Keys. They open doors, people often lose them, they come in all sizes and we seem to have keys to just about everything that is important to us. I find them fascinating, and it’s really interesting to see how the shapes of keys have changed over the years. I was shopping downtown on Friday morning and came across a boutique that I had wanted to check out for some time. I never had the chance to go inside because we usually go downtown for dinner, which means the boutique is closed by then. I grabbed a latte at my favorite local café and headed over to check it out.
I went in without a lot of expectations. I find that if I do that, then usually I’m pleasantly surprised by a new place. This was definitely the case. The shop was filled with jewelry, furniture and home decor, expanding into two full rooms. I saw a vintage typewriter that would look wonderful on a shelf in my office, but I refrained.
Instead, I came across a small bowl with vintage skeleton keys. They were oxidized and exactly what I was looking for to create an easy craft project and Restoration Hardware knockoff. I remembered seeing these keys in frames by RH and immediately felt sticker shock. $99 for a key in a frame?! No, thank you. I looked through the keys in the bowl and picked out three that I liked, each one with a different shape.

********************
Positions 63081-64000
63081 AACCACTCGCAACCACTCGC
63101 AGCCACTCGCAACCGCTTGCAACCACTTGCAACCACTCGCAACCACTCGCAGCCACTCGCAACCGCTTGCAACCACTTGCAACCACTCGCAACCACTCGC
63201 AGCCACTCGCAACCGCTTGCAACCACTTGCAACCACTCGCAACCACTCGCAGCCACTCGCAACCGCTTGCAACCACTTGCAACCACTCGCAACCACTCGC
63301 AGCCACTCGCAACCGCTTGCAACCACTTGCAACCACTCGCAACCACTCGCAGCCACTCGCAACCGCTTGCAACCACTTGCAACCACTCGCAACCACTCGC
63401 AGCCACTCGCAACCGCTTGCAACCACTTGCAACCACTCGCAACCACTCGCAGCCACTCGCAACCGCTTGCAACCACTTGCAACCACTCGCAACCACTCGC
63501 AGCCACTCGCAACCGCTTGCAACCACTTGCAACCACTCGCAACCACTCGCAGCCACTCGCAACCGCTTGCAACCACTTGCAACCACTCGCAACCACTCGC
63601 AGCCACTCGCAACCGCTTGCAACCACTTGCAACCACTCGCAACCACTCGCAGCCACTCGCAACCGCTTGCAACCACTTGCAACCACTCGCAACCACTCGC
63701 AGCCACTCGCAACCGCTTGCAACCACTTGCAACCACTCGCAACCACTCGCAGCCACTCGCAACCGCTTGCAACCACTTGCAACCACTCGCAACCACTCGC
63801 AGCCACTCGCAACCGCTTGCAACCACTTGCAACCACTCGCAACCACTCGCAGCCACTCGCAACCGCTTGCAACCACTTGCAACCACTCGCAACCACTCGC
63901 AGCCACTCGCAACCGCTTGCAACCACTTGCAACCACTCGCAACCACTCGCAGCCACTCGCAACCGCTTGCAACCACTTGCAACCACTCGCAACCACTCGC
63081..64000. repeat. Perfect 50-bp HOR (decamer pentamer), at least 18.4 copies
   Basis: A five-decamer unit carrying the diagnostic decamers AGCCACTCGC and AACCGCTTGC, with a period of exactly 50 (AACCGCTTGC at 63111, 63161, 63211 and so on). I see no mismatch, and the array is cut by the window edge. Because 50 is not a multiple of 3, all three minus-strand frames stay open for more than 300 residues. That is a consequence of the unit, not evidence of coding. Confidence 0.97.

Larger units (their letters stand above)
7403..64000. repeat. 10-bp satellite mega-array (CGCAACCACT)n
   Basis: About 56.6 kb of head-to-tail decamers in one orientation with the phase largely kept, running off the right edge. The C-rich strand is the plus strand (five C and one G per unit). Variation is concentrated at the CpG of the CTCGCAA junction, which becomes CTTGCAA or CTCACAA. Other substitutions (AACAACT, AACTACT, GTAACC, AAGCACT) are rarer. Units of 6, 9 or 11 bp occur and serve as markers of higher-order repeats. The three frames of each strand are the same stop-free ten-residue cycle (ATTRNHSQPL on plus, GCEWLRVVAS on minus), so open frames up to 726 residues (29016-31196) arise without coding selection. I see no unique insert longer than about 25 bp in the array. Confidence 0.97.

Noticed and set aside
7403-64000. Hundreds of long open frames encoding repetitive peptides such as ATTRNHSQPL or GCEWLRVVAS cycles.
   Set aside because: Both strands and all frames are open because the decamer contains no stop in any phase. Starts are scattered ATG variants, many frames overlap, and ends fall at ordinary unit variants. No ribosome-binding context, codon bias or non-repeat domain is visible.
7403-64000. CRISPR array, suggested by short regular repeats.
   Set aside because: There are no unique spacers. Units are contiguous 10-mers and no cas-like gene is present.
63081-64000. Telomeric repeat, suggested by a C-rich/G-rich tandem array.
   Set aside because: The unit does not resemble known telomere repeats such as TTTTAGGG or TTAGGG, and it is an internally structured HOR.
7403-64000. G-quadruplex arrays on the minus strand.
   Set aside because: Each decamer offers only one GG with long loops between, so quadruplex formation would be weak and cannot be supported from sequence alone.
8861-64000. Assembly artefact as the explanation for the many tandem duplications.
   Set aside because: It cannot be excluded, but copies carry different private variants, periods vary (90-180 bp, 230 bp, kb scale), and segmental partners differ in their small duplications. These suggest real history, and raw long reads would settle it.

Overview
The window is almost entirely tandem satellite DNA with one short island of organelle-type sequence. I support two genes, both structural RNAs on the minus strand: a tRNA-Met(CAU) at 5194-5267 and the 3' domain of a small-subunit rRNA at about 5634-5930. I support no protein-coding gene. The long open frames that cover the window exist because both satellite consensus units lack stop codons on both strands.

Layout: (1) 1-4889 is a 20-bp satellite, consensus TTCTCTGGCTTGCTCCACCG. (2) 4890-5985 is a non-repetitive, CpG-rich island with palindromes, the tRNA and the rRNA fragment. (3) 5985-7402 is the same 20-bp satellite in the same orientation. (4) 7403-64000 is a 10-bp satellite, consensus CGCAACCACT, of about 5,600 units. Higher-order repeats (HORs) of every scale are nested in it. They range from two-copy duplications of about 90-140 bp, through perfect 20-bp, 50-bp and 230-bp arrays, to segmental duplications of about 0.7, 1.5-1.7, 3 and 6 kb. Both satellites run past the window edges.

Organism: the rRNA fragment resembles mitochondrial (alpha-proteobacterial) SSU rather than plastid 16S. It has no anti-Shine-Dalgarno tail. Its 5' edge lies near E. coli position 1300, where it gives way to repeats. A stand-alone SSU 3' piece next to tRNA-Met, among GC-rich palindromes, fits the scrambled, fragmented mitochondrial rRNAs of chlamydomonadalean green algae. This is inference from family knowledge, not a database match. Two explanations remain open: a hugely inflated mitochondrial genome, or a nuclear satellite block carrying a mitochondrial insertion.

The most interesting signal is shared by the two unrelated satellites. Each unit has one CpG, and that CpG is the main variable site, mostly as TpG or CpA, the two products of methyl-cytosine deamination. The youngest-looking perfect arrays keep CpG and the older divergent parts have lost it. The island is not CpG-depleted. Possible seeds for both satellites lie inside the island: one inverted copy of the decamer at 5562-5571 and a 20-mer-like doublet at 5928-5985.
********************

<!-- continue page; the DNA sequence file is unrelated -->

Today I picked up a piece of linen from the fabric store. It was on sale for 40% and I bought 1/4 yard, so it was about $2.00. I still have plenty left over after this project, so I’d say the amount I used for it was under fifty cents. I knew I had a square white frame from Target that I bought last year (no longer available, but you can find something comparable in most stores that sell frames), and I went to work putting the pieces together.
I ironed the linen on the proper setting and cut a piece to size. Then, I secured the linen on a thin piece of cardboard I had saved for a project just like this and secured it with some double-sided tape. I put a few dots of hot glue on the back of each key and placed them in the middle of the linen square.
Then, I slowly placed the square cardboard piece into the frame and put the backing into place. The key (seriously, no pun intended) is to leave a little excess fabric around the sides of the square so that you can use it to easily lift the cardboard back out of the frame from the back, if needed. Here’s the result.
Do you have any skeleton keys that you have used for a craft project? What knockoff project(s) would you like to tackle?